Steinhoff. Picture: SUPPLIED
Steinhoff. Picture: SUPPLIED

Investigations into irregularities that led to Steinhoff’s share price collapse are continuing, regulators will tell MPs on Wednesday.

The regulators — the Financial Sector Conduct Authority (FSCA), the Independent Regulatory Board for Auditors (Irba), the JSE, the Companies and Intellectual Property Commission and the Hawks — will present updates on their investigations at a joint meeting of four parliamentary committees: finance, public accounts, trade and industry, and public service and administration.

The FSCA is investigating two cases of insider trading, one case of false financial statements and one case of insider trading and false statements related to the Viceroy report. The head of the FSCA’s market abuse department, Solly Keetse, and divisional executive for market infrastructure Jurgen Boyd said all these investigations were being finalised or were ongoing.

The one investigation of insider trading involves the sale of Steinhoff shares during August 2017 by a foreign company, and relates to whether unpublished price-sensitive inside information had crystallised before the selling transactions had taken place. Keetse said they had liaised with foreign regulators to assist in collecting evidence from witnesses and legal entities.

The other case of possible insider trading was focused on numerous trading accounts that sold Steinhoff shares during the period between September 2017 and December 5, the date on which the news of accounting irregularities was revealed and former Steinhoff CEO Markus Jooste resigned. That investigation related to possible trading using inside information by Steinhoff, its executives, Steinhoff related parties and others.

The investigation into false financial statements by Steinhoff can only be finalised when the 2017 financial statements have been published, the 2015 and 2016 financial statements have been restated and the PwC forensic report has been released, the FSCA officials said.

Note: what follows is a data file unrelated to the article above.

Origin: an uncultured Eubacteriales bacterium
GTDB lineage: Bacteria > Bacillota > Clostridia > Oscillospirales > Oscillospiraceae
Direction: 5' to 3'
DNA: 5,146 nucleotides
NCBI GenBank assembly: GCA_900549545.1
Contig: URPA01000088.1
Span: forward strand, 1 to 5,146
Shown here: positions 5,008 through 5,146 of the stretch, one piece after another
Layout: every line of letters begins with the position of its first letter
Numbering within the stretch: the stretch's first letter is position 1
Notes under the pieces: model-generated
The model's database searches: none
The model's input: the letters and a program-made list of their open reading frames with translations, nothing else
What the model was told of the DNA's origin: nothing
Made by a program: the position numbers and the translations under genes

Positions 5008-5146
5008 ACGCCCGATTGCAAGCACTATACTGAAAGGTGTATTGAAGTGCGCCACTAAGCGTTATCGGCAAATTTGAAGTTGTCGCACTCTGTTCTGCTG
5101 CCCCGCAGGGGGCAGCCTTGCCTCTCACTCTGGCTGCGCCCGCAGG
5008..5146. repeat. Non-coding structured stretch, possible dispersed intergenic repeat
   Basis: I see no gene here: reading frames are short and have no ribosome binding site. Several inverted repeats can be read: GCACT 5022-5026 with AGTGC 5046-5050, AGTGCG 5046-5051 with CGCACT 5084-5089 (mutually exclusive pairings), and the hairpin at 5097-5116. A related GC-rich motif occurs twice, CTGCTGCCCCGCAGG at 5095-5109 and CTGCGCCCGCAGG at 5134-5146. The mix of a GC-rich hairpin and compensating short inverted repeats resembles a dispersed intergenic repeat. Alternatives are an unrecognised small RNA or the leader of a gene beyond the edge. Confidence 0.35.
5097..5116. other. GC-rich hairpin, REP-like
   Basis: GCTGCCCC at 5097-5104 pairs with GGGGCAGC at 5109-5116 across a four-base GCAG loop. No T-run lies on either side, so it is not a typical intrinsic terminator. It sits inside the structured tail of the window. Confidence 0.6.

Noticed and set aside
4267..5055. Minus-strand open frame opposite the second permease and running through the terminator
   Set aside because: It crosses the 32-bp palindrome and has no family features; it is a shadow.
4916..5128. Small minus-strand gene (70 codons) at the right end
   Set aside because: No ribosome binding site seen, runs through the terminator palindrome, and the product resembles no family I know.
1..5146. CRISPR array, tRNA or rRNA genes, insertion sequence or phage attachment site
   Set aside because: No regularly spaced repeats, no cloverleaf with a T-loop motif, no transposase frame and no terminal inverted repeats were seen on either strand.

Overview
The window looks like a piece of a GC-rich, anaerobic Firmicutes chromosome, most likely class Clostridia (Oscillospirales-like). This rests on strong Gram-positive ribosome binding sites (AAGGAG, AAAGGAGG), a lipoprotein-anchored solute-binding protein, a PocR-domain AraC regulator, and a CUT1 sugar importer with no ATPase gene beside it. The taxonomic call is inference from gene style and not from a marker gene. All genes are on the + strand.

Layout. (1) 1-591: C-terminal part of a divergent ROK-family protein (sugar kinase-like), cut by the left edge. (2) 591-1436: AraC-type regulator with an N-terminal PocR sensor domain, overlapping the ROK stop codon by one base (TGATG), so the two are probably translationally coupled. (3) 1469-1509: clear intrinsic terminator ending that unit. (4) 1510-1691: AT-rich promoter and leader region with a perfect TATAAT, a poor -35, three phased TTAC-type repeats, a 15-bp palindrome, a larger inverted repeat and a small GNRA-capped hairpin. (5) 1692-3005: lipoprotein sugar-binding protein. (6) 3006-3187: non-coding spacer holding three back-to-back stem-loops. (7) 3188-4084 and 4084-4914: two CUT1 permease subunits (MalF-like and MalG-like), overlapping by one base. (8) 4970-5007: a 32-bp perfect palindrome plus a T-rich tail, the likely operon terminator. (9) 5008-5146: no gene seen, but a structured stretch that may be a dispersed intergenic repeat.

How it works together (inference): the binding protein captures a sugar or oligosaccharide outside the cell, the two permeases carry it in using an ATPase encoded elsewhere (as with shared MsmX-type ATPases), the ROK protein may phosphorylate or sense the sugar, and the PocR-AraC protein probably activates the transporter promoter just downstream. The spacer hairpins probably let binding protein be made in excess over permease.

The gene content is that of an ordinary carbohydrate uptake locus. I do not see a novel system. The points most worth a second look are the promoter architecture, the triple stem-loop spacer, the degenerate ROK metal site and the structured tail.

The third investigation into insider trading and false statements concerns the Viceroy report into Steinhoff. Research company Viceroy had short positions in Steinhoff at the time of publishing its report.

Irba director of standards Imran Vanker provided an update of its investigation into Steinhoff auditor Deloitte. He said the finalisation of any possible charges would require the restated audited financial statements, which still have to be issued by Steinhoff, which is in turn awaiting the outcome of the PwC forensic investigation.

"The scope and timeframe for the completion of the audit investigation therefore cannot be determined until there is progress by multiple entities in providing clarity on the internal processes of reporting and accounting," Vanker said.

The investigation into the auditing firm spanned a number of jurisdictions. He highlighted resource constraints and said Irba had already applied to the Treasury for additional funding to increase its investigation capacity.